10   PARTITION P4 VALUES ('D')
 11  );

Table created.

SQL> INSERT 
  2  INTO   t1
  3  SELECT DECODE(MOD(ROWNUM,4),1,'A',2,'B',3,'C',0,'D') 
  4  ,      100000000+ROWNUM
  5  ,      LPAD('X',50,'X')
  6  FROM   DUAL
  7  CONNECT BY ROWNUM <= 1000000;

1000000 rows created.

SQL> CREATE UNIQUE INDEX i1 ON T1 (col2,col1) LOCAL;

Index created.

SQL> EXEC DBMS_STATS.GATHER_TABLE_STATS(USER,'T1');

PL/SQL procedure successfully completed.

Now COL2 is unique but to be a unique index on a partitioned table, I have to include the partition key.

I want the top N of COL2 in descending order.

SQL> select /*+ gather_plan_statistics */
  2        *
  3  from (select col2 from t1 t order by col2 desc) 
  4  where rownum <=10;

      COL2
----------
 101000000
 100999999
 100999998
 100999997
 100999996
 100999995
 100999994
 100999993
 100999992
 100999991

10 rows selected.

SQL> select * from table(dbms_xplan.display_cursor(null,null,'ALLSTATS LAST'));

PLAN_TABLE_OUTPUT
-------------------------------------------------------------------------------------------
SQL_ID  cwt7s3cmmw3vb, child number 0
-------------------------------------
select /*+ gather_plan_statistics */       * from (select col2 from t1
t order by col2 desc) where rownum <=10

Plan hash value: 738905059

-------------------------------------------------------------------------------------------
| Id  | Operation                | Name | Starts | E-Rows | A-Rows |   A-Time   | Buffers |
-------------------------------------------------------------------------------------------
|   0 | SELECT STATEMENT         |      |      1 |        |     10 |00:00:00.49 |    2698 |
|*  1 |  COUNT STOPKEY           |      |      1 |        |     10 |00:00:00.49 |    2698 |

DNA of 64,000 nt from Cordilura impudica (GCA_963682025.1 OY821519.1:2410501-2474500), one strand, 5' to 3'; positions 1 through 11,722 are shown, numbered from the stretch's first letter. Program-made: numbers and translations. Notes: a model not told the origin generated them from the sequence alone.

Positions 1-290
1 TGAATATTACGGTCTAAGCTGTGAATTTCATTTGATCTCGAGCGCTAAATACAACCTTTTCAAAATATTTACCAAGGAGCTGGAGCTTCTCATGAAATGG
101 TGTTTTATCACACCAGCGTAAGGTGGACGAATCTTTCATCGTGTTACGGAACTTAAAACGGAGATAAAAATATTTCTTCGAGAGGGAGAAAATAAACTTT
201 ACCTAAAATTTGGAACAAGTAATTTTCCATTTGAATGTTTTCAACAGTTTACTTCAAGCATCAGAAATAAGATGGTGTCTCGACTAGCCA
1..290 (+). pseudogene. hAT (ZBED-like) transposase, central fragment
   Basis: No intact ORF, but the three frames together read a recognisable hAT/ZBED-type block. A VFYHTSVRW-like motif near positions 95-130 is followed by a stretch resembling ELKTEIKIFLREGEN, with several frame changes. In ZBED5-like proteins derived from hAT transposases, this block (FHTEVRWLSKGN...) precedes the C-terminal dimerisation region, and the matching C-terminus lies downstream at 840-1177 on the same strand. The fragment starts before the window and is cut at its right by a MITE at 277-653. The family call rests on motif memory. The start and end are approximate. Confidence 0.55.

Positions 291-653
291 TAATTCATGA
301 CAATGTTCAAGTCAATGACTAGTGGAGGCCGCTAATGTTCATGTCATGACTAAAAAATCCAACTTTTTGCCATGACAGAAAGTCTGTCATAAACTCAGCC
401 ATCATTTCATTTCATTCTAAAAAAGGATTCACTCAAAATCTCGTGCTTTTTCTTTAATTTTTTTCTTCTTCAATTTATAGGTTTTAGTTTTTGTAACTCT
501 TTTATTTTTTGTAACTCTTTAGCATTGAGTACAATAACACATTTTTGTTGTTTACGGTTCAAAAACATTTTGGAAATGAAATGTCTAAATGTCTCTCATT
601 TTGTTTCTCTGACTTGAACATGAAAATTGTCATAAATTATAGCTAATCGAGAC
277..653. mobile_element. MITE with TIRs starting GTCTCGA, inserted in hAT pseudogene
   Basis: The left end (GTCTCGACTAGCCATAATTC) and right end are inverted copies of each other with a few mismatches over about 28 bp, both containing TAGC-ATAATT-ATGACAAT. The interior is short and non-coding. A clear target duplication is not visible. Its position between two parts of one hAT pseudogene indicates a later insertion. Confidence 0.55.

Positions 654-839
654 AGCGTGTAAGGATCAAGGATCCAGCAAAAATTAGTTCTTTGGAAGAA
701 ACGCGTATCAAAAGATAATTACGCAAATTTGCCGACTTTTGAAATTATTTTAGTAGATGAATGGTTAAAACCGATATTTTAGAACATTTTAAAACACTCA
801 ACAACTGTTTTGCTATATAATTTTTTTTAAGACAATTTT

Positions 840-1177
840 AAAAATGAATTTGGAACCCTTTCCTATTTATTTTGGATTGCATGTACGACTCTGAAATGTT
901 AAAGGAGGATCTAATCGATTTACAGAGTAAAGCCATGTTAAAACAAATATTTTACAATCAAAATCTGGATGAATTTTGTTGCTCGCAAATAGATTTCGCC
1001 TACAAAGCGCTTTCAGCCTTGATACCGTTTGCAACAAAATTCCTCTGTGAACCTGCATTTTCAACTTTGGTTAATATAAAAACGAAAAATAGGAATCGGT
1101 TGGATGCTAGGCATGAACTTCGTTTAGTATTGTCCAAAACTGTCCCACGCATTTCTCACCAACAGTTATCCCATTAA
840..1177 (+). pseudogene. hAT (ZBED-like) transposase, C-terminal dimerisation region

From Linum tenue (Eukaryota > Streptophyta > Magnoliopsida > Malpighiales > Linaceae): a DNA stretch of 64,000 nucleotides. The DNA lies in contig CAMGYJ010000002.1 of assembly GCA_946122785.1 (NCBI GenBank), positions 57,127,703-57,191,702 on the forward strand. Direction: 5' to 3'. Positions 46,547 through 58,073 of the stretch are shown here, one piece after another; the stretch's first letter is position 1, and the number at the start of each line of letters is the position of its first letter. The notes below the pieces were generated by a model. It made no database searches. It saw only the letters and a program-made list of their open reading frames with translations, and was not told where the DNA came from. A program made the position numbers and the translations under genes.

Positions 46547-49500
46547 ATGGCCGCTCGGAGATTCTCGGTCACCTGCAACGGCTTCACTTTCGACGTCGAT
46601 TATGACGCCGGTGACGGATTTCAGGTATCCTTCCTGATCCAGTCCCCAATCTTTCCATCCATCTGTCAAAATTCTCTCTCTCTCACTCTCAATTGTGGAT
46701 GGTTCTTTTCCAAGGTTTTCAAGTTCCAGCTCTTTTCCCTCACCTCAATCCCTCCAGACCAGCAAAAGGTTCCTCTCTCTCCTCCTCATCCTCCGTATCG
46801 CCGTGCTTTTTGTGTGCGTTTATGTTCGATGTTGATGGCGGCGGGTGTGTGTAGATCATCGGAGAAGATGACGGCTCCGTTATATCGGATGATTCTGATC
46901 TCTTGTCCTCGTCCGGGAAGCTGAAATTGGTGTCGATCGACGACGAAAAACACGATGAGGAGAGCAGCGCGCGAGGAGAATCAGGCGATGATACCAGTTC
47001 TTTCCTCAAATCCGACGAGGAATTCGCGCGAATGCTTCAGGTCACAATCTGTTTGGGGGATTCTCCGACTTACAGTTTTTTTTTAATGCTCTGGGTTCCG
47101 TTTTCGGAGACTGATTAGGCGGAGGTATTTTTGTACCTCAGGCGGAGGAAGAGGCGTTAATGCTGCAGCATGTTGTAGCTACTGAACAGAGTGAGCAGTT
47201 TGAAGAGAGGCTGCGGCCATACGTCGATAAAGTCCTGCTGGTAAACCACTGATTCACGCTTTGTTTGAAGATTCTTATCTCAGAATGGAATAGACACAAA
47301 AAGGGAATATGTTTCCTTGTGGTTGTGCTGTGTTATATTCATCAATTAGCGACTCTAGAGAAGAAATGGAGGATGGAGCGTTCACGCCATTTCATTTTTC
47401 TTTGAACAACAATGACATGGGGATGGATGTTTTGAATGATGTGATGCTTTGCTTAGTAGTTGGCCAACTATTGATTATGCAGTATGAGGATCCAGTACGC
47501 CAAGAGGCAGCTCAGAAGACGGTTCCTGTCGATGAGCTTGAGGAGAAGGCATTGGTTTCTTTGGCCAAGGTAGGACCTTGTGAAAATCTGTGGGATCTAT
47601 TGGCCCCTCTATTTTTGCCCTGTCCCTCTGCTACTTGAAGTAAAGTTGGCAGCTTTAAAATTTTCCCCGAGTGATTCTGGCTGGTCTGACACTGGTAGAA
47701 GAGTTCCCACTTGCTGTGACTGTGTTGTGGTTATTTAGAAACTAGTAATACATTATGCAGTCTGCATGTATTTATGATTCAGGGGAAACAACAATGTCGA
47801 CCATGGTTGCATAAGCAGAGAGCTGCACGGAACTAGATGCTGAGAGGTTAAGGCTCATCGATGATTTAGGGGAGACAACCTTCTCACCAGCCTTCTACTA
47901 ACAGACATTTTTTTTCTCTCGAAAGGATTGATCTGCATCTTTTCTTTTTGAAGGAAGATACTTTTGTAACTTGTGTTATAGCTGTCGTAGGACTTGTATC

|   2 |   VIEW                   |      |      1 |   1000K|     10 |00:00:00.49 |    2698 |
|*  3 |    SORT ORDER BY STOPKEY |      |      1 |   1000K|     10 |00:00:00.49 |    2698 |
|   4 |     PARTITION LIST ALL   |      |      1 |   1000K|   1000K|00:00:00.65 |    2698 |
|   5 |      INDEX FAST FULL SCAN| I1   |      4 |   1000K|   1000K|00:00:00.27 |    2698 |
-------------------------------------------------------------------------------------------

Predicate Information (identified by operation id):
---------------------------------------------------

   1 - filter(ROWNUM<=10)
   3 - filter(ROWNUM<=10)

Seems a strange option to me to do a FAST FULL SCAN and in the process visiting 2698 buffers.

Wouldn’t we much rather this did a descending index scan?

SQL> select /*+ gather_plan_statistics */
  2        *
  3  from (select /*+ index_desc (t i1) */ col2 from t1 t order by col2 desc) 
  4  where rownum <=10;

      COL2
----------
 101000000
 100999999
 100999998
 100999997
 100999996
 100999995
 100999994
 100999993
 100999992
 100999991

10 rows selected.

SQL> select * from table(dbms_xplan.display_cursor(null,null,'ALLSTATS LAST'));

PLAN_TABLE_OUTPUT
-------------------------------------------------------------------------------------------------
SQL_ID  f1ytxtp8bdgx6, child number 0
-------------------------------------
select /*+ gather_plan_statistics */       * from (select /*+
index_desc (t i1) */ col2 from t1 t order by col2 desc) where rownum
<=10

Plan hash value: 2521435439
-------------------------------------------------------------------------------------------------
| Id  | Operation                       | Name | Starts | E-Rows | A-Rows |   A-Time   | Buffers |
-------------------------------------------------------------------------------------------------
|   0 | SELECT STATEMENT                |      |      1 |        |     10 |00:00:00.01 |      12 |
|*  1 |  COUNT STOPKEY                  |      |      1 |        |     10 |00:00:00.01 |      12 |
|   2 |   VIEW                          |      |      1 |   1000K|     10 |00:00:00.01 |      12 |
|*  3 |    SORT ORDER BY STOPKEY        |      |      1 |   1000K|     10 |00:00:00.01 |      12 |
|   4 |     PARTITION LIST ALL          |      |      1 |   1000K|     40 |00:00:00.01 |      12 |